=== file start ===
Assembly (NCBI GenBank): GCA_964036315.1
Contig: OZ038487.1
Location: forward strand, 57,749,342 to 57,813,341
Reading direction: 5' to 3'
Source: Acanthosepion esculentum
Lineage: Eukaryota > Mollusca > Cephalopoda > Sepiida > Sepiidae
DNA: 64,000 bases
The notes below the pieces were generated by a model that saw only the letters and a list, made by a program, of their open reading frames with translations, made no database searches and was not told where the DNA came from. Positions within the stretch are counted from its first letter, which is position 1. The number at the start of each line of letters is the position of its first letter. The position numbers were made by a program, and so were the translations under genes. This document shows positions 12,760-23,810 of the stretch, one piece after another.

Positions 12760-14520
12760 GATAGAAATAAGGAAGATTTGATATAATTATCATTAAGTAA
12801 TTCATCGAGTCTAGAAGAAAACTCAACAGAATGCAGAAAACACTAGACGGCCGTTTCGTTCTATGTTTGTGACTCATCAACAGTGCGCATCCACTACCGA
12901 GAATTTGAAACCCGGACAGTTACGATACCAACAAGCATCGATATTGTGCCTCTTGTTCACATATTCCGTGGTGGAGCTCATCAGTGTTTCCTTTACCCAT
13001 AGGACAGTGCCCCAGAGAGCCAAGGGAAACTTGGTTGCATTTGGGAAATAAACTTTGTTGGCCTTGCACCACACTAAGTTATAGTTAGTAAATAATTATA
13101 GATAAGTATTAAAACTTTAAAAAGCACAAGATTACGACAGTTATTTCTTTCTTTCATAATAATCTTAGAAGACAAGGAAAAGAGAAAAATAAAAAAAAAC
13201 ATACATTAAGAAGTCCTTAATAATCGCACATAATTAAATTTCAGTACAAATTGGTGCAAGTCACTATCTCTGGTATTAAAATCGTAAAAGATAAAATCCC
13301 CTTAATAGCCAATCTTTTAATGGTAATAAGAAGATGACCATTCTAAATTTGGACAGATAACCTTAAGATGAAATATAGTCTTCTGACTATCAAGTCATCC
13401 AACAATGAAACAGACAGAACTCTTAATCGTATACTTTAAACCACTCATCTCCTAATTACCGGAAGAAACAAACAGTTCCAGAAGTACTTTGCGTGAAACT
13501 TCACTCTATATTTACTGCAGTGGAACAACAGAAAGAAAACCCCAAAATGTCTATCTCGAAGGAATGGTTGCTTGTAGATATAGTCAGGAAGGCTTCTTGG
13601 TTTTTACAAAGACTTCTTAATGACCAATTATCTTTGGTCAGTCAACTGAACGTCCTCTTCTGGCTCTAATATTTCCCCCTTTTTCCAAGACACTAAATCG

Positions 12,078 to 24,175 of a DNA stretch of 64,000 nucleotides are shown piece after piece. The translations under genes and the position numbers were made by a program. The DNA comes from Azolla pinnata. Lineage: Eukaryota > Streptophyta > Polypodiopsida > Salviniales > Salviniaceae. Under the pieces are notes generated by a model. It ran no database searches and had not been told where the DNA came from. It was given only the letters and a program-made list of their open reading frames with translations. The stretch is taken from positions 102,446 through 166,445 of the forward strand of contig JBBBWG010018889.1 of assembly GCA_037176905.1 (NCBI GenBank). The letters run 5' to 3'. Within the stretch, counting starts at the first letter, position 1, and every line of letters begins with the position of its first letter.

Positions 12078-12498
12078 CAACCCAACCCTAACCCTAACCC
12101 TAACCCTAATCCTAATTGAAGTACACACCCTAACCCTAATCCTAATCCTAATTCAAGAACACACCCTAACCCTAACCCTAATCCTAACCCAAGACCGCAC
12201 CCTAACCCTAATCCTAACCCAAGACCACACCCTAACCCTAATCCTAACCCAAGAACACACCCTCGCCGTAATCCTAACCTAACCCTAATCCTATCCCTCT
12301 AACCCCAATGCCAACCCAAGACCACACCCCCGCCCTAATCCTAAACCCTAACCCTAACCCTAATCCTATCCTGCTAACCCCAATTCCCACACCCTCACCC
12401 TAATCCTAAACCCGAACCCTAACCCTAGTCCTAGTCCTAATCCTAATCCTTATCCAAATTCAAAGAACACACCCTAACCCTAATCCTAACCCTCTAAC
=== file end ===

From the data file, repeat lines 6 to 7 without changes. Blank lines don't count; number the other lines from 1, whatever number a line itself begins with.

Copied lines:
Lineage: Eukaryota > Mollusca > Cephalopoda > Sepiida > Sepiidae
DNA: 64,000 bases